Can I Be Arrested for Getting Into a Fight?
In 2020, the Tennessee Bureau of Investigation recorded 73,127 instances of simple assault and 37,840 instances of aggravated assault statewide.
When people hear the word “assault,” they generally associate it with physical contact, even fisticuffs, but just putting another person in fear of bodily harm is enough to be charged with simple assault. You don’t even need to touch the person.
Aggravated assault fits the popular conception more closely since it does involve physical contact and harm of some sort, and as such carries stiffer penalties.
You may have been out drinking and got into an argument with another person at the bar. Blows are exchanged, the bar owner calls the police, and you’re soon in custody for aggravated assault. Or worse, the person next to you at the bar starts it all and you merely defend yourself — you’re still charged with the offense of aggravated assault.
There are legitimate defenses for both simple assault and aggravated assault, as well as for disorderly conduct, but you’ll need the help of an experienced criminal defense attorney.
If you’re facing assault charges in the Chattanooga, Tennessee area, or nearby in Red Bank, East Ridge, or Soddy-Daisy, contact me at the Law Offices of Fisher Wise. I have been helping people exercise their rights under the law for nearly 20 years. I am ready to help you by developing a strong defense against any charge you face.
Arrested for Fighting
Not all fights originate in bars, though bar brawls are somewhat legendary when it comes to depicting assault. Fights can also break out in parking lots over matters as simple as who got to a parking spot first. Even Walmart made history on a Black Friday when patrons stormed in when the doors were opened, trampling other customers.
If you do get into a fight, you could face one of three basic charges: disorderly conduct, simple assault, or aggravated assault. Aggravated assault is also broken down into categories of intentional and reckless. Intentional aggravated assault carries stiffer penalties.
Tennessee law describes disorderly conduct as engaging “in fighting or in violent or threatening behavior” in a public place (a bar, parking lot, store, sidewalk, park, etc.). It is a Class C misdemeanor punishable by up to 30 days in jail, a fine of up to $50, or both.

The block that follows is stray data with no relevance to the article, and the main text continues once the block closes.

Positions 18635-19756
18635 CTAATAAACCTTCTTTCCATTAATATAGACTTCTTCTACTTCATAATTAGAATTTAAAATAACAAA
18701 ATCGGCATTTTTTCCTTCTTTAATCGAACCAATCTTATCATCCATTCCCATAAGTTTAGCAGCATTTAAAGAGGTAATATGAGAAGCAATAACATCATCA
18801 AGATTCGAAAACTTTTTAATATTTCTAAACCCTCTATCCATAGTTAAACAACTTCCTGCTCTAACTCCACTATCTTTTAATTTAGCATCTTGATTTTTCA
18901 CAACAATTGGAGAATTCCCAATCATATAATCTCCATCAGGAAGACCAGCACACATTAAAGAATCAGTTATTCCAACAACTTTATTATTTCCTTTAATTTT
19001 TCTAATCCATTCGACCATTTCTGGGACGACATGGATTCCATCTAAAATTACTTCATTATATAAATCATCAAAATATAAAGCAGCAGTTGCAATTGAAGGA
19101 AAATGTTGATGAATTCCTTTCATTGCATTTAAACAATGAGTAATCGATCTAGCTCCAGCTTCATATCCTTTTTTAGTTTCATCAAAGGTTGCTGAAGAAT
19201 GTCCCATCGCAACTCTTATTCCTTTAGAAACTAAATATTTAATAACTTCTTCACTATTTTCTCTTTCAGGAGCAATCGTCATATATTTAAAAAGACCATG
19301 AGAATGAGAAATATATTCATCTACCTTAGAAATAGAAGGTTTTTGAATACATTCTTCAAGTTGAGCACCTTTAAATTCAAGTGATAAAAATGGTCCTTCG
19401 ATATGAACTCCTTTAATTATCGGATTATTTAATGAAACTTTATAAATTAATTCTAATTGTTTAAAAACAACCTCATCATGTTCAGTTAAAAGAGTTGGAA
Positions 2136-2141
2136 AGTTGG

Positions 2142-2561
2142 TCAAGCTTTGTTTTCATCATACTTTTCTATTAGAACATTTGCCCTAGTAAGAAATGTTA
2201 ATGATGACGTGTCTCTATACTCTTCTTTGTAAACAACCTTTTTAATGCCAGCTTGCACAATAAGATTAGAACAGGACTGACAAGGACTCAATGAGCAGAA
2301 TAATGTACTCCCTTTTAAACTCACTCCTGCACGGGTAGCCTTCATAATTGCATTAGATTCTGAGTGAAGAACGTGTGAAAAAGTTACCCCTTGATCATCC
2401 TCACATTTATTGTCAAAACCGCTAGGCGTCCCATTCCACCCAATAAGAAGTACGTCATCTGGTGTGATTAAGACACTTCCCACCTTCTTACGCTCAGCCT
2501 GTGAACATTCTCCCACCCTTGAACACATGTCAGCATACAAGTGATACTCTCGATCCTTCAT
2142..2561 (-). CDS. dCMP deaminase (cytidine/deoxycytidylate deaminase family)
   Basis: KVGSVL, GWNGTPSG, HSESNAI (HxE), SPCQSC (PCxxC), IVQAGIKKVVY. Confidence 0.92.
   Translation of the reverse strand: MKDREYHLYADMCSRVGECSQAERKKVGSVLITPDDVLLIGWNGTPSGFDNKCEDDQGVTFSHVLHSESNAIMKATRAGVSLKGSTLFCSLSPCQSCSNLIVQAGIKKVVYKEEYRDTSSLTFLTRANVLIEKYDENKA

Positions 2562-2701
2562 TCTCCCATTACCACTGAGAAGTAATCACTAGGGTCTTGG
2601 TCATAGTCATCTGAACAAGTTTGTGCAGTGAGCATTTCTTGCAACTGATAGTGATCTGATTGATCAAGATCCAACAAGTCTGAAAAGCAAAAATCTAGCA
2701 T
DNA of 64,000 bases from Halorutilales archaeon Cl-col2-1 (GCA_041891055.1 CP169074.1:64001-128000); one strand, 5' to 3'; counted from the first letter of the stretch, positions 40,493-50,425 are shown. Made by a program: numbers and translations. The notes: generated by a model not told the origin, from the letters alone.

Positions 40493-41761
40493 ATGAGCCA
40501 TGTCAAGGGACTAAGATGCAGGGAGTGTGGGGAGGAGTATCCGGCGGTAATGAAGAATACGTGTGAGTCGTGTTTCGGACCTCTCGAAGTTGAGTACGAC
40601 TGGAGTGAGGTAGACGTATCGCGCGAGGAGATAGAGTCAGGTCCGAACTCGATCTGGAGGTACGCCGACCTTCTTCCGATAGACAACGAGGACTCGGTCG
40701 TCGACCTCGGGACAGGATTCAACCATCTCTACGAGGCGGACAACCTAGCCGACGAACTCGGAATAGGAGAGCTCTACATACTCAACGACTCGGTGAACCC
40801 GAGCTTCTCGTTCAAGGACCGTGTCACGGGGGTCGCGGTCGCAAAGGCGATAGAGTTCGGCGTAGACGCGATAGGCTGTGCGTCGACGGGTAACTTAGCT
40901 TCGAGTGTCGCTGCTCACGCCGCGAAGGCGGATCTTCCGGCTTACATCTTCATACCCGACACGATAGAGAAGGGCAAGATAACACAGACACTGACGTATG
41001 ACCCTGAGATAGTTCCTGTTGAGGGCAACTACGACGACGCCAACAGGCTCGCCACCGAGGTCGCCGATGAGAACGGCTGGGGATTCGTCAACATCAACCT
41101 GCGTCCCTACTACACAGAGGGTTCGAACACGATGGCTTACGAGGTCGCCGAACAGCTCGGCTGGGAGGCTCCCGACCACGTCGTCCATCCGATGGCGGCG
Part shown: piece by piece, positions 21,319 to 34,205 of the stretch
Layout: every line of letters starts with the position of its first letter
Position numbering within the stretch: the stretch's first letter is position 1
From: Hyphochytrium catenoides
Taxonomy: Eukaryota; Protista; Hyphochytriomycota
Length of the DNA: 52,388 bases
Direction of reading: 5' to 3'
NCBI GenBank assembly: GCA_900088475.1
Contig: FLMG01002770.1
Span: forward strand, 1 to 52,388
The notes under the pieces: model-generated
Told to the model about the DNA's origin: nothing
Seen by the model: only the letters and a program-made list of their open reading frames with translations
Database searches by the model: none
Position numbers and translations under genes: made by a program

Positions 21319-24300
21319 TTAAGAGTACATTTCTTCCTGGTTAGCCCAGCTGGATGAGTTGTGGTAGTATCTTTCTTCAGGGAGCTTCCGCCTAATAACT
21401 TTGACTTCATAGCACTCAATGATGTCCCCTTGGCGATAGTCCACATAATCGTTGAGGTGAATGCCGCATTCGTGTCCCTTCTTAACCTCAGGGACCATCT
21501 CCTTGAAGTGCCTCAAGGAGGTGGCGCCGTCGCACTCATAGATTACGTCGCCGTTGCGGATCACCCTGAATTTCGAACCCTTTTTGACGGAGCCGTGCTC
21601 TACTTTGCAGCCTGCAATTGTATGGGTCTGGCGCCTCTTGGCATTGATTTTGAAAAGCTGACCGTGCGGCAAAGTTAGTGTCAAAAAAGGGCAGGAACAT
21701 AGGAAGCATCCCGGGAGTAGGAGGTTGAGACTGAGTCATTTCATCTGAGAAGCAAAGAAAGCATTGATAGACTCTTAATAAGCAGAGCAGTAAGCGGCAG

Simple assault has three parts and only one of which needs to be present:
- Intentionally, knowingly, or recklessly causing bodily injury to someone
- Intentionally or knowingly causing another to reasonably fear imminent injury
- Intentionally or knowingly causing physical contact with someone that can be regarded as offensive or provocative
Simple assault is generally charged as a Class A misdemeanor punishable by up to one year in jail and/or a fine of up to $2,500.
Aggravated assault is one that results in serious bodily injury or is committed with the use of a deadly weapon. The deadly weapon — a baseball bat, beer bottle, brick, knife, etc. — does not need to actually be used on the victim, just be in the assaulter’s possession.
If the aggravated assault is intentional — you were out to get someone — then it is a Class C felony, punishable by three to 15 years in prison. If it is merely reckless, then it is a Class D felony with a potential prison term of two to 12 years.
You are allowed to defend yourself if someone initiates an attack against you. You can argue that you acted in self-defense, but your actions have to be proportionate to the threat and force being used against you. If someone slugs you in the face, and you react by smashing a chair over his head, that is not proportionate.
You can also rush to the defense of others, but again, the actions you take in defending the other person must be proportionate. The same holds true if you’re defending your property. Say you return to your car in the parking lot and someone is trying to carjack it. You can use force to prevent the theft, but again, it must be the type of action a “reasonable person” would take. You cannot beat them to a pulp just to make your point.
The police do not always arrest the right person. If you are arrested after a fight and identified by a witness — even falsely — you can argue that you were not involved by showing that you were somewhere else or were just a bystander not involved in the actual feud.
In some instances, certainly with simple assault, you can argue that no assault actually took place. You were just drinking and got into a friendly argument that got too demonstrative. Of course, disorderly conduct might then apply, but it is a much lesser charge.
Hire an Experienced Criminal Defense Attorney
If you’re convicted of any type of assault, or even for disorderly conduct, not only will you face possible financial and other penalties, including incarceration, but you will also end up with a criminal record. A criminal record will make it hard for you to obtain employment, professional licensing, or even public assistance.
A $50 fine for disorderly conduct may seem like nothing, but you want to avoid a criminal record at all costs. Your record follows you for the rest of your life.
If you’ve been charged for fighting in or around Chattanooga, Tennessee, or in the counties of Marion, Rhea, or Sequatchie, contact me immediately at the Law Offices of Fisher Wise.
I will listen to your story, investigate, and work with you on strategizing a strong defense. If you’re a first-time offender, we can argue for judicial diversion, so you can complete a program of counseling and/or community service, at the end of which your charge will be dismissed. You definitely have rights and options, so call me now.